My students seemed funda-mentally unable to comprehend the sheer magnitude of that change.
An ad for a Bulgarian beer that simply says ‘‘Men know why.’’ When asked, most Bulgarians don’t actually know why.
The Slovenian philosopherSlavojˇZiˇzek really put his finger on something when he said that it is fareasier for young people today to imagine total planetary environmental catastrophe than it is for them to imagine any significant changes in thepolitical and economic system that will precipitate this catastrophe.
 Bulgaria is a country about which most Westerners have few preconceived notions. Unlike Russia or Poland or the former Yugoslavia, Bulgaria has seldom been in the international spotlight,and few people know much about this relatively small country tucked into the most southeastern corner of Europe. Even with all of my background in current events, I did not know what to expect of Bulgaria when I firstboarded that train in Istanbul back in June of 1990.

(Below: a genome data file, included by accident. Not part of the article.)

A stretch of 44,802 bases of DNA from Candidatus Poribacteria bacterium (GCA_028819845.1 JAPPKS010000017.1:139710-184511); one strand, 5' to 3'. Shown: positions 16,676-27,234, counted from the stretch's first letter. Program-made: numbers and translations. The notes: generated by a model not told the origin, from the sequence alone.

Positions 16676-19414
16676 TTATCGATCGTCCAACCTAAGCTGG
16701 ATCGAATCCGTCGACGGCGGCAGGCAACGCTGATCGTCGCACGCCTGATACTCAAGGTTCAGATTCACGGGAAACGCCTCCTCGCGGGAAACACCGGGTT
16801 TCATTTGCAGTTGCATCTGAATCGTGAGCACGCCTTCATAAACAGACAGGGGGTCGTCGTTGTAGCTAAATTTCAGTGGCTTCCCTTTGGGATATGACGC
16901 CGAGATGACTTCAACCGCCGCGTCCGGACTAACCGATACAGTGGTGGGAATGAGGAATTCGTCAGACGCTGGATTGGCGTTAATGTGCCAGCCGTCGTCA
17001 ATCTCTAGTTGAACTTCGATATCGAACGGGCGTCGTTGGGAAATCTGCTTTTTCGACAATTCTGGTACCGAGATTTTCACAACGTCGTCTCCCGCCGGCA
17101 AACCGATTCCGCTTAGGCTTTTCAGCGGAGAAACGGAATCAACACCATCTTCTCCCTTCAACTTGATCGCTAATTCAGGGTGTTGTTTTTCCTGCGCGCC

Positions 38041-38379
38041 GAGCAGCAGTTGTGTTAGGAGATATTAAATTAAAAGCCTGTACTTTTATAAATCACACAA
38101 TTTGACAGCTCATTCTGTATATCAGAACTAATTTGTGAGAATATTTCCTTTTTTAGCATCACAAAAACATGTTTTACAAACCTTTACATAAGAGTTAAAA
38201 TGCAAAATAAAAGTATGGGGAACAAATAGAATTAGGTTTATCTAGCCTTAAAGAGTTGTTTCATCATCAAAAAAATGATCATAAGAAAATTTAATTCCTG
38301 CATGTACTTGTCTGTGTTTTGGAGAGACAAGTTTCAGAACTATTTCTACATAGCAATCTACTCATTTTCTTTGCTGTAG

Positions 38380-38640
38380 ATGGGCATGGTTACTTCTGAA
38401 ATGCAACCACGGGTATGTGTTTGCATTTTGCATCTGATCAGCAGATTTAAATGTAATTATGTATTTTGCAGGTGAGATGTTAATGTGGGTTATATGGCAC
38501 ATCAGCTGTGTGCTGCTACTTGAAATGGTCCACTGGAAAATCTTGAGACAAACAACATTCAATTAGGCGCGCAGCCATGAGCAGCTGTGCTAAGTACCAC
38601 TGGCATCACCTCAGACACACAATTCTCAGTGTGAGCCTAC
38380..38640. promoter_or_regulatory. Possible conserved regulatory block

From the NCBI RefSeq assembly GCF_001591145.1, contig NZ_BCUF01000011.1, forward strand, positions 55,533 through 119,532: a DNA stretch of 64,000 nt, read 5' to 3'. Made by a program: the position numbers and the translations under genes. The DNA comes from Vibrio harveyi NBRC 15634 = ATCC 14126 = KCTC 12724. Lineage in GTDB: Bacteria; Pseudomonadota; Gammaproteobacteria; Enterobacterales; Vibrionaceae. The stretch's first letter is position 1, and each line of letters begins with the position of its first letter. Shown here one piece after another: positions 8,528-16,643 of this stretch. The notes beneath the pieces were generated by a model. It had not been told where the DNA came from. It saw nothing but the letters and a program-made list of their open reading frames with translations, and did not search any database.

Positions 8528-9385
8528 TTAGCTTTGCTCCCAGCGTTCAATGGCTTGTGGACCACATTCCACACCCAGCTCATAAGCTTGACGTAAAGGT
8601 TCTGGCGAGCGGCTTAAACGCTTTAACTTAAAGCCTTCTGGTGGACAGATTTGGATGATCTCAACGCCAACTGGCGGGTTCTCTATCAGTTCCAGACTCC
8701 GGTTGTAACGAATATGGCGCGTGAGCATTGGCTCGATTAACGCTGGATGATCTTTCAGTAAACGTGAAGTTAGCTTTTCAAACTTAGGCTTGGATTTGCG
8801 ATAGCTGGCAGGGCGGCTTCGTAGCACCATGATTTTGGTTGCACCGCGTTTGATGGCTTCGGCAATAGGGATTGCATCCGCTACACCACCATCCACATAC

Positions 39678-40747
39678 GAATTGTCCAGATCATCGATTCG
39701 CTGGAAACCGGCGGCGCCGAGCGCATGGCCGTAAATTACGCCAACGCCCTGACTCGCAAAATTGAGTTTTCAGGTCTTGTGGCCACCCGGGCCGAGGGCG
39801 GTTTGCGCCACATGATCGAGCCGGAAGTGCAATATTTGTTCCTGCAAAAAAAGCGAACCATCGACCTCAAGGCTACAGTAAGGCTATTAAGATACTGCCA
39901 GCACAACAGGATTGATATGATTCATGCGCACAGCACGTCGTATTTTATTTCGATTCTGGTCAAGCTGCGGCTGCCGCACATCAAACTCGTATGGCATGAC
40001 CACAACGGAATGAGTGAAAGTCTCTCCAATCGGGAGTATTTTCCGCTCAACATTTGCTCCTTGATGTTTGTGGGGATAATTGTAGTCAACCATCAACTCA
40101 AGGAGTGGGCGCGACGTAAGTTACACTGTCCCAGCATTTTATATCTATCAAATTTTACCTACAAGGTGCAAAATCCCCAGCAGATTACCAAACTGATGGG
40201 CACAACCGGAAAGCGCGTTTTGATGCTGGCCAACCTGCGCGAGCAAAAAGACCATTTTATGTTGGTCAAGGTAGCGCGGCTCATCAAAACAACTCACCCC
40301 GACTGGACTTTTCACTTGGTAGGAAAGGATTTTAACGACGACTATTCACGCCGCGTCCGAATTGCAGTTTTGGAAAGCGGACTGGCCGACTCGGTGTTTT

immigrants no different then back then

Today’s Immigrants Are No Different Than Your Immigrant Ancestors

Tyler Anbinder is a professor of history at George Washington University and the author of City of Dreams: The 400-Year Epic History of Immigrant New York. – See more at:
Irish, German, Italian, Slavic, Scandinavian, and eastern European Jewish immigrants were just as isolated in their ethnic enclaves in the nineteenth and early twentieth centuries as today’s immigrants are in theirs. New York’s Kleindeutschland was so German, bragged one of its immigrant residents in the 1850s, that one could hardly tell it apart from Stuttgart. Half a century later, adult Italian immigrants rarely learned much English. “I didn’t need it,” one New Yorker explained. “Everywhere I lived, or worked, or fooled around there were only Italians…. I had to learn some Sicilian, though.” When pundits complain that today’s immigrants don’t assimilate like those from the past, they are harking back to a golden era of assimilation that never actually existed.